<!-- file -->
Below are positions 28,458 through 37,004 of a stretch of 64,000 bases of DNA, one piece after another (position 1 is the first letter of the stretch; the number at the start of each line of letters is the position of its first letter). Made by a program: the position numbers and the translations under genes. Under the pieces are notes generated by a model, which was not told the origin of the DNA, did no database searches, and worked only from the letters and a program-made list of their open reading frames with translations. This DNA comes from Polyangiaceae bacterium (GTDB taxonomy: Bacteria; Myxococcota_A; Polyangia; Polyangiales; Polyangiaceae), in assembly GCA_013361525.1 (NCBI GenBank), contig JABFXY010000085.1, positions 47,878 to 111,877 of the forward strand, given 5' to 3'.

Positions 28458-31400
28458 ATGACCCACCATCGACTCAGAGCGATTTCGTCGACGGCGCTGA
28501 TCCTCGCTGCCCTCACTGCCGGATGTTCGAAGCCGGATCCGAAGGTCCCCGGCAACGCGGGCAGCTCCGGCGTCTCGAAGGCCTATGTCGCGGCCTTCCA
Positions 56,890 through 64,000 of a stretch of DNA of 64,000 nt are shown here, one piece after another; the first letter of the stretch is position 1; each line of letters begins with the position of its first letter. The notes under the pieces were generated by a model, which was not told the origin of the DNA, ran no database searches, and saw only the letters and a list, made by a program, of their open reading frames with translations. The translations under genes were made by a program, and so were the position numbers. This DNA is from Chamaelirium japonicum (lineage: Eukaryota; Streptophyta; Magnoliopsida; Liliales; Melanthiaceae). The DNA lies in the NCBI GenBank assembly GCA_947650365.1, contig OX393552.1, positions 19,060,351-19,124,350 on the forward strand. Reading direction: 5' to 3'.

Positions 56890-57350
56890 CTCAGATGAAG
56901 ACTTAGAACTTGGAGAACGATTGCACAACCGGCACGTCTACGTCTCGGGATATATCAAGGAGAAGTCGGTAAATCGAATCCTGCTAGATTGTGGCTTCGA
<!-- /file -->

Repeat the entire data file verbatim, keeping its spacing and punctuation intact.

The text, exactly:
Below are positions 28,458 through 37,004 of a stretch of 64,000 bases of DNA, one piece after another (position 1 is the first letter of the stretch; the number at the start of each line of letters is the position of its first letter). Made by a program: the position numbers and the translations under genes. Under the pieces are notes generated by a model, which was not told the origin of the DNA, did no database searches, and worked only from the letters and a program-made list of their open reading frames with translations. This DNA comes from Polyangiaceae bacterium (GTDB taxonomy: Bacteria; Myxococcota_A; Polyangia; Polyangiales; Polyangiaceae), in assembly GCA_013361525.1 (NCBI GenBank), contig JABFXY010000085.1, positions 47,878 to 111,877 of the forward strand, given 5' to 3'.

Positions 28458-31400
28458 ATGACCCACCATCGACTCAGAGCGATTTCGTCGACGGCGCTGA
28501 TCCTCGCTGCCCTCACTGCCGGATGTTCGAAGCCGGATCCGAAGGTCCCCGGCAACGCGGGCAGCTCCGGCGTCTCGAAGGCCTATGTCGCGGCCTTCCA
Positions 56,890 through 64,000 of a stretch of DNA of 64,000 nt are shown here, one piece after another; the first letter of the stretch is position 1; each line of letters begins with the position of its first letter. The notes under the pieces were generated by a model, which was not told the origin of the DNA, ran no database searches, and saw only the letters and a list, made by a program, of their open reading frames with translations. The translations under genes were made by a program, and so were the position numbers. This DNA is from Chamaelirium japonicum (lineage: Eukaryota; Streptophyta; Magnoliopsida; Liliales; Melanthiaceae). The DNA lies in the NCBI GenBank assembly GCA_947650365.1, contig OX393552.1, positions 19,060,351-19,124,350 on the forward strand. Reading direction: 5' to 3'.

Positions 56890-57350
56890 CTCAGATGAAG
56901 ACTTAGAACTTGGAGAACGATTGCACAACCGGCACGTCTACGTCTCGGGATATATCAAGGAGAAGTCGGTAAATCGAATCCTGCTAGATTGTGGCTTCGA